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Friedman v. Gomez

Court of Appeals of Connecticut

April 11, 2017


          Argued January 18, 2017

         Appeal from Superior Court, judicial district of Stamford-Norwalk, Housing Session, Rodriguez, J.

          Frederic S. Brody, with whom was Anne Louise Blanchard, for the appellants (defendants).

          Hale C. Sargent, for the appellee (substitute plaintiff).

          Lavine, Alvord and Beach, Js.


          ALVORD, J.

         The defendants, Maria Margarita Gomez, Guillermo Sanchez, Jr. (Sanchez Jr.), and Eric Sanchez, appeal from the judgment of the trial court, rendered after a trial to the court, in favor of the plaintiff Drew Friedman[1] on his summary process complaint and against the defendants on their special defenses and counterclaims. On appeal, the defendants claim that the court (1) improperly limited its jurisdiction when it concluded that it did not have the authority to determine title to the subject property, (2) improperly determined that Guillermo Sanchez, Sr. (Sanchez Sr.), was no longer a party to this action, and (3) abused its discretion in finding that the defendants failed to prove that they had an equitable interest in the subject property. The plaintiff claims that the defendants' appeal is moot and must be dismissed because they voluntarily vacated the premises after the appeal was filed. We conclude that the appeal is not moot, and we affirm the judgment of the trial court.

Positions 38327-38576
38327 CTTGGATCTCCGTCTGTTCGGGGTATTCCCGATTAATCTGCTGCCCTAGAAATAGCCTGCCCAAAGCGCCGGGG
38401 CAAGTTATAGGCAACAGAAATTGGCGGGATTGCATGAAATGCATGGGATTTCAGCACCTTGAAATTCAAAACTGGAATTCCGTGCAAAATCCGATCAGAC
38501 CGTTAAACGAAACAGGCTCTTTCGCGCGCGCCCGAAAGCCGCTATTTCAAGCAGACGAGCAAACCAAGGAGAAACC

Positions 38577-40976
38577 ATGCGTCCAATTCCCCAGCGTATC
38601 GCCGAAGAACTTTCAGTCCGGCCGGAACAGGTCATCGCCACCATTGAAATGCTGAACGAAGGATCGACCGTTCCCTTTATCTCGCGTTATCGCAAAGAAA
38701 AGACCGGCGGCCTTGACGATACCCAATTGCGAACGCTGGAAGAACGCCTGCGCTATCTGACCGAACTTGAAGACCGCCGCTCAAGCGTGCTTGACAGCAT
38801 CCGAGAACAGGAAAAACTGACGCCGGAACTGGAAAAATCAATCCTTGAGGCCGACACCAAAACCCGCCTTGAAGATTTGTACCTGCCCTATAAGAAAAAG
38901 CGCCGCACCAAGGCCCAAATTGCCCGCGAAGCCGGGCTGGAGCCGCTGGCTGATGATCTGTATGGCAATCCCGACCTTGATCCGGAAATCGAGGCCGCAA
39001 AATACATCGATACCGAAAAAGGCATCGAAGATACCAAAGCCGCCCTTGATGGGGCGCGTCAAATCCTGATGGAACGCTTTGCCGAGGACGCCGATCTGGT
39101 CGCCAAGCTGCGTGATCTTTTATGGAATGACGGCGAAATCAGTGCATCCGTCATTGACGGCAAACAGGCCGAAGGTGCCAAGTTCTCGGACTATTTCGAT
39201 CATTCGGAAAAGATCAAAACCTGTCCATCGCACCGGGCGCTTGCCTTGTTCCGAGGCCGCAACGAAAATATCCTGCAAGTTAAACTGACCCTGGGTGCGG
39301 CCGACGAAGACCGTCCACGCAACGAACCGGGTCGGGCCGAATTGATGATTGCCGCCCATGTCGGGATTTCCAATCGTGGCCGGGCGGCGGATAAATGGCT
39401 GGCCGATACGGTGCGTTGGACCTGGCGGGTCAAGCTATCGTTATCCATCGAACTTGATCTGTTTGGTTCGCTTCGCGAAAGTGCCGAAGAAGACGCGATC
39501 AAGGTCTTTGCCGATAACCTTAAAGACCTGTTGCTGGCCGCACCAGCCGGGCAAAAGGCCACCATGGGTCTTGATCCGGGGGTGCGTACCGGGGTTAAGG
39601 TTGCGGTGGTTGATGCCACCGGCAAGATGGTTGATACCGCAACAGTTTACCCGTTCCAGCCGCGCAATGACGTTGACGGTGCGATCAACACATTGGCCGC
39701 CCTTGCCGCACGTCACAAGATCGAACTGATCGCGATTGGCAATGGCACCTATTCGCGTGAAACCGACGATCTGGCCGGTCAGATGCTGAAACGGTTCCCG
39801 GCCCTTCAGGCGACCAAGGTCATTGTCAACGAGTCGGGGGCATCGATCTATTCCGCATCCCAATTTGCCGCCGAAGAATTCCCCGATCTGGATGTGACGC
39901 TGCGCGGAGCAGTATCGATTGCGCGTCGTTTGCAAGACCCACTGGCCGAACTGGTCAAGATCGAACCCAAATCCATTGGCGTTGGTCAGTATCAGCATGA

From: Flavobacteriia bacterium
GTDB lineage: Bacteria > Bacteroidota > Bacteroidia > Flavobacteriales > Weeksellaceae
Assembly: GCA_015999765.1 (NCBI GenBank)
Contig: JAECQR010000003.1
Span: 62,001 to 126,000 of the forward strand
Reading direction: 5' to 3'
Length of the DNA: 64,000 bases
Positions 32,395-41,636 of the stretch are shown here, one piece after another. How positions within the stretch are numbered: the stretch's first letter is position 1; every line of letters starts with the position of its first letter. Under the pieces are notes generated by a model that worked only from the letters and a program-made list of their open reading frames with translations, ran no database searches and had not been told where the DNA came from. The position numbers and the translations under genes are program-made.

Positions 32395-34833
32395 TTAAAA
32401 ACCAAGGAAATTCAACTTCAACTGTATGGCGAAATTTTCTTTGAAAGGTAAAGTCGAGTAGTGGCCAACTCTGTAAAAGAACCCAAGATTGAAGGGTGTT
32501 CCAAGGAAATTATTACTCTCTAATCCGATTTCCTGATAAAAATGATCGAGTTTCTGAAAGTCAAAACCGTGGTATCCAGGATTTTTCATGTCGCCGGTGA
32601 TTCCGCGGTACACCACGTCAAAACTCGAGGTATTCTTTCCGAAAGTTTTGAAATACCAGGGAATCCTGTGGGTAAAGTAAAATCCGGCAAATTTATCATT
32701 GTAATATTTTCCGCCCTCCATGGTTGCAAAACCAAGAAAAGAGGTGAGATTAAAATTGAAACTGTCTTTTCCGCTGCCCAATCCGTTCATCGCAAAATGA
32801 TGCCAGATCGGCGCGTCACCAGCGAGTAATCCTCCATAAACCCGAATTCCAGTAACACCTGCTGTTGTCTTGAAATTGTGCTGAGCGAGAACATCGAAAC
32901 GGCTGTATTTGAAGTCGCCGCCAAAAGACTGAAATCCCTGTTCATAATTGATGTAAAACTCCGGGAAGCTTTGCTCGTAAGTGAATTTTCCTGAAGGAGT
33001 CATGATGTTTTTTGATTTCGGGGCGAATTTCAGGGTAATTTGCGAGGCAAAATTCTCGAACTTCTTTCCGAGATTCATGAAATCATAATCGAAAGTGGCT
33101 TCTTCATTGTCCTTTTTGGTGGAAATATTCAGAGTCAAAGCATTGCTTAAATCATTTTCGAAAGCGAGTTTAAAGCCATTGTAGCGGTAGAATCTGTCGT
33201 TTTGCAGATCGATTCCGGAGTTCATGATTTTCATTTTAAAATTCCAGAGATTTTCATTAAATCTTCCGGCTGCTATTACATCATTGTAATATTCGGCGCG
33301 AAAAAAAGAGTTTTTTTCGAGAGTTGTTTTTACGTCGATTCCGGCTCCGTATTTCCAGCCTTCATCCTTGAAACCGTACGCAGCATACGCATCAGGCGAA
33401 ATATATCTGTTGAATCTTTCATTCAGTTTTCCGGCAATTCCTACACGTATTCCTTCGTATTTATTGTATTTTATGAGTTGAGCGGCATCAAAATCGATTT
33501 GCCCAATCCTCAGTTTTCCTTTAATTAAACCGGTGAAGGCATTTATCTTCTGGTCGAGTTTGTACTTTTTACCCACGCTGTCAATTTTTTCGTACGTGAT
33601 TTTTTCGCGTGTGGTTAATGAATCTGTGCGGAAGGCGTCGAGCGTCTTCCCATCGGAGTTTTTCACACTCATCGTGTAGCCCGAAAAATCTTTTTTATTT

The court, as fact finder, reasonably could have found the following facts. The plaintiff[2] owned and managed commercial and residential real estate properties in Westport and Norwalk. Sanchez Sr. was employed by the plaintiff and was well liked by him. Gomez and Sanchez Sr. were married, and they lived with their two children, Sanchez Jr. and Eric Sanchez, in an apartment in Norwalk. Sanchez Sr. and Gomez wanted to purchase a home, and they began to save money for that purpose. The plaintiff, desirous of keeping Sanchez Sr. as an employee and having available financial resources, offered to assist by purchasing a two-family dwelling located on Godfrey Street in Norwalk. The purchase price was $250, 000, and was paid in cash. The plaintiff took title to the property in his name by warranty deed recorded in the Norwalk land records on March 13, 2002.

         Sanchez Sr. contributed $7700 toward the $25, 000 down payment and an additional $4009.55 in closing costs. The plaintiff's total contribution to the purchase of the two-family dwelling totaled $243, 785.60. Sanchez Sr. and the plaintiff had an understanding that $240, 000 of the amount paid constituted a loan from the plaintiff to Sanchez Sr., which was to be repaid in 180 payments at 7.5 percent interest. The first payment of principal and interest was due May 1, 2002, and the final payment was due April 1, 2017. The plaintiff provided Sanchez Sr. with an amortization schedule with respect to the loan payments. Sanchez Sr. and the plaintiff further agreed that if Sanchez Sr. made all of the required payments, the plaintiff would convey title to the subject property to him upon receipt of the final payment.